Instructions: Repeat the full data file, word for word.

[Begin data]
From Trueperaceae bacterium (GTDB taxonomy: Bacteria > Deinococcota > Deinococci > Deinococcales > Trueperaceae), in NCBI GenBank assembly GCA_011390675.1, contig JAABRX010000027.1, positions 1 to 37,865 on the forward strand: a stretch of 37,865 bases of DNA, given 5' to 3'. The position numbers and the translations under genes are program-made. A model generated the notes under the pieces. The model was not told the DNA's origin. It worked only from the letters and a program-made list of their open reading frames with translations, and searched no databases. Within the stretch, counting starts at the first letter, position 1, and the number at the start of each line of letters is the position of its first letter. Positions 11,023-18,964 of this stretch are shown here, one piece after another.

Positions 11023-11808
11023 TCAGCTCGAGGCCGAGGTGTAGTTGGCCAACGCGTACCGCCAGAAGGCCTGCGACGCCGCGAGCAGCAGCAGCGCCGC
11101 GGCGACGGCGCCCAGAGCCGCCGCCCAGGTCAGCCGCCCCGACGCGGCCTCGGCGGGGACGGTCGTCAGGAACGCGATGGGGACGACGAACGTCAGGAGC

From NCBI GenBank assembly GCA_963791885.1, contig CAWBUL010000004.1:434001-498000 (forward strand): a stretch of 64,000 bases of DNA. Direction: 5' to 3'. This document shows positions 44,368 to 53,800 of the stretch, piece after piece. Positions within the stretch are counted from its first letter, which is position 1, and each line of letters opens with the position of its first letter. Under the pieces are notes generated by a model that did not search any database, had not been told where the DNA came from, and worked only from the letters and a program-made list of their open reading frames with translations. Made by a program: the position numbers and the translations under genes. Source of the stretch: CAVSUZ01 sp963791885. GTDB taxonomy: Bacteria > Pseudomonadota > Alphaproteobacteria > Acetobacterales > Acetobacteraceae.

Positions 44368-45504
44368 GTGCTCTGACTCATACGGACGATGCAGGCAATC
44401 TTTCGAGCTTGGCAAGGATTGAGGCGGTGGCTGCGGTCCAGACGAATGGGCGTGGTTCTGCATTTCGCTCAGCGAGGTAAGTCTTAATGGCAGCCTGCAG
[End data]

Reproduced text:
From Trueperaceae bacterium (GTDB taxonomy: Bacteria > Deinococcota > Deinococci > Deinococcales > Trueperaceae), in NCBI GenBank assembly GCA_011390675.1, contig JAABRX010000027.1, positions 1 to 37,865 on the forward strand: a stretch of 37,865 bases of DNA, given 5' to 3'. The position numbers and the translations under genes are program-made. A model generated the notes under the pieces. The model was not told the DNA's origin. It worked only from the letters and a program-made list of their open reading frames with translations, and searched no databases. Within the stretch, counting starts at the first letter, position 1, and the number at the start of each line of letters is the position of its first letter. Positions 11,023-18,964 of this stretch are shown here, one piece after another.

Positions 11023-11808
11023 TCAGCTCGAGGCCGAGGTGTAGTTGGCCAACGCGTACCGCCAGAAGGCCTGCGACGCCGCGAGCAGCAGCAGCGCCGC
11101 GGCGACGGCGCCCAGAGCCGCCGCCCAGGTCAGCCGCCCCGACGCGGCCTCGGCGGGGACGGTCGTCAGGAACGCGATGGGGACGACGAACGTCAGGAGC

From NCBI GenBank assembly GCA_963791885.1, contig CAWBUL010000004.1:434001-498000 (forward strand): a stretch of 64,000 bases of DNA. Direction: 5' to 3'. This document shows positions 44,368 to 53,800 of the stretch, piece after piece. Positions within the stretch are counted from its first letter, which is position 1, and each line of letters opens with the position of its first letter. Under the pieces are notes generated by a model that did not search any database, had not been told where the DNA came from, and worked only from the letters and a program-made list of their open reading frames with translations. Made by a program: the position numbers and the translations under genes. Source of the stretch: CAVSUZ01 sp963791885. GTDB taxonomy: Bacteria > Pseudomonadota > Alphaproteobacteria > Acetobacterales > Acetobacteraceae.

Positions 44368-45504
44368 GTGCTCTGACTCATACGGACGATGCAGGCAATC
44401 TTTCGAGCTTGGCAAGGATTGAGGCGGTGGCTGCGGTCCAGACGAATGGGCGTGGTTCTGCATTTCGCTCAGCGAGGTAAGTCTTAATGGCAGCCTGCAG